Beijing may have realized that Hong Kong could play an important role in piloting government-to-government exchanges with Taiwan. Hence in the past couple of years, historically lukewarm Hong Kong-Taiwan relations have suddenly begun to warm up.

The climax is the change in the name of Taiwan's representative office in Hong Kong, signaling that Beijing is allowing Hong Kong, now a Special Administrative Region of China, to deal with Taiwan on an official or semi-official basis. In exchange, Hong Kong will also set up a trade and cultural office in Taipei.

While Hong Kong has taken a big step forward in cross-strait relations, Taipei still firmly rules out the likelihood of setting up a similar office in Beijing or for Beijing to do likewise in Taipei.

Both former colonies - of the British and the Japanese - have a lot to gain from their warmer ties and improved cross-strait relations. Taiwan now is Hong Kong's fourth-largest trading partner, with total trade running at more than US$35 billion. And airlines ferried over 3 million people last year between the countries. That's almost half the population of Hong Kong.

But exchange has to be two ways. Hong Kong is a free society. In opening its doors wider to Taiwan, it is also opening itself to political and cultural influences from the island.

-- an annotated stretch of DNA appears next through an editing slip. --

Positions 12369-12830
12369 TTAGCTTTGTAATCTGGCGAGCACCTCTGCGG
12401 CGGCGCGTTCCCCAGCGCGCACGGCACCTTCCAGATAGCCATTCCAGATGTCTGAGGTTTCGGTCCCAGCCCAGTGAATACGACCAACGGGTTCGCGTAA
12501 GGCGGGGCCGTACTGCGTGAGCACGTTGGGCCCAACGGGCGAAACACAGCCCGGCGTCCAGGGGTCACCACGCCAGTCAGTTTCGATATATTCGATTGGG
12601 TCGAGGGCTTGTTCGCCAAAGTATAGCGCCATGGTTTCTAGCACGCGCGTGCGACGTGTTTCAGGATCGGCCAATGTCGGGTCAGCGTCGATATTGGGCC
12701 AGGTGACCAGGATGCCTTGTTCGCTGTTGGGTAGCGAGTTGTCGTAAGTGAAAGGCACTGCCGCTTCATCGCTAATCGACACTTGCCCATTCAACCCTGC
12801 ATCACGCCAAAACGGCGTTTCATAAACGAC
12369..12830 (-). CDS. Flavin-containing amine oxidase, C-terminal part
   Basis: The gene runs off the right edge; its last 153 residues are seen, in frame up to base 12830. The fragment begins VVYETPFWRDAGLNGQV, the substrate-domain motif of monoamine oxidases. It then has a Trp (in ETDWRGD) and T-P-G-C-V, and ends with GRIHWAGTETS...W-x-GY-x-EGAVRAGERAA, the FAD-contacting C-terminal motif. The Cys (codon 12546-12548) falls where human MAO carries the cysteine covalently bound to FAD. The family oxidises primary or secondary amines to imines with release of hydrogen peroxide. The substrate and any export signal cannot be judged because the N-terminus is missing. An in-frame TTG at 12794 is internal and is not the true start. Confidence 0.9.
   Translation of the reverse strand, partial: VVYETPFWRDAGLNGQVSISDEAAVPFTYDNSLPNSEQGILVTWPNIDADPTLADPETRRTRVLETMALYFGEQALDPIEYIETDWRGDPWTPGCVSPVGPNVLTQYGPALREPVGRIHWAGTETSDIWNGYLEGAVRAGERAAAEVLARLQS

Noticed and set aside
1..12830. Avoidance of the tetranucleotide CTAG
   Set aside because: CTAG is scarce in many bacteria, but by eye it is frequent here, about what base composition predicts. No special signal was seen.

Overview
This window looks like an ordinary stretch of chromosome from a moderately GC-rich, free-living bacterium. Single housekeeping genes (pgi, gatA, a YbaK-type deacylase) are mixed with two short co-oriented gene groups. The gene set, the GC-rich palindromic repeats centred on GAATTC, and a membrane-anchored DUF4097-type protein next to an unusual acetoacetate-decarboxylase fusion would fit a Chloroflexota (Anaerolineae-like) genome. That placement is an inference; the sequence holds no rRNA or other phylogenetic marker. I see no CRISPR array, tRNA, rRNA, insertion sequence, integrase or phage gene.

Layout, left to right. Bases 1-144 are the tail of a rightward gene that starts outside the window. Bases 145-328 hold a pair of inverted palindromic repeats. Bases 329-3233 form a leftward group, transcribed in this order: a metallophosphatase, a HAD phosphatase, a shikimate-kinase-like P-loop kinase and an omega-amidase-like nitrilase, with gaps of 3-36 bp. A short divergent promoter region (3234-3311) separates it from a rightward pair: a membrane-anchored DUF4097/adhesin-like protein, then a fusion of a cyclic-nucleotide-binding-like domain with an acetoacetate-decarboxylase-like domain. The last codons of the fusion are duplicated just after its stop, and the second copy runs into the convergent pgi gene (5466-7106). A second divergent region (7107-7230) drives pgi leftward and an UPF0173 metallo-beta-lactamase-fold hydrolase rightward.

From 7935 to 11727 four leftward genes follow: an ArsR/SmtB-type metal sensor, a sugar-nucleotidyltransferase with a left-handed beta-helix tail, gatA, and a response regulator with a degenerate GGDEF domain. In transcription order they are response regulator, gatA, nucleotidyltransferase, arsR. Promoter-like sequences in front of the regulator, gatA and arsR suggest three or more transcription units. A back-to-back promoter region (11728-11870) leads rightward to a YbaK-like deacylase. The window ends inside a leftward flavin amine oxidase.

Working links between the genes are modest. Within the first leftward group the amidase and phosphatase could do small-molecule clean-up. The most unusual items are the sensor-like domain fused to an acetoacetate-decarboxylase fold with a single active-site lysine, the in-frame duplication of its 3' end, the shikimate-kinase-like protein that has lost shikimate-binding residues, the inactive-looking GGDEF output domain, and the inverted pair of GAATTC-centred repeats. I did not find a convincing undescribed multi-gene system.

Indeed, the KMT's fortunes in Hong Kong also appear to be on the rise again. In this regard, the loud-mouthed and occasionally foul-mouthed "Mad Dog" Raymond Wong Yuk-man, a Legislative Council member, has been playing his role.

Until he came along in 2008, the KMT had disappeared from the radar, so when Beijing and London began discussing Hong Kong's future in the 1980s they surreptitiously agreed to wipe out a long-entrenched KMT enclave at Diu Keng Leng. (The thickly wooded hillside in Sai Kung District is named "hanging by the neck" as the Canadian entrepreneur Albert Rennie committed suicide there in 1908 after his milling company failed.) The enclave was quickly emptied of KMT diehards, leveled and developed into a huge new township for low and middle-income families.

It was here in June 1950 that the British dumped some 7,000 KMT refugees from mainland China after KMT troops were wiped out on the mainland, with remnants fleeing to Taiwan. There was not a single building to house them. No water, no roads, no electricity. No level ground, save for a small plot where Rennie's mill had stood.

Many of these refugees had been teachers, journalists and writers on the mainland. With their bare hands they turned the hill slopes into a settlement, then into an education center widely known for its largely free schooling and role as a staging post for free tertiary education in Taiwan.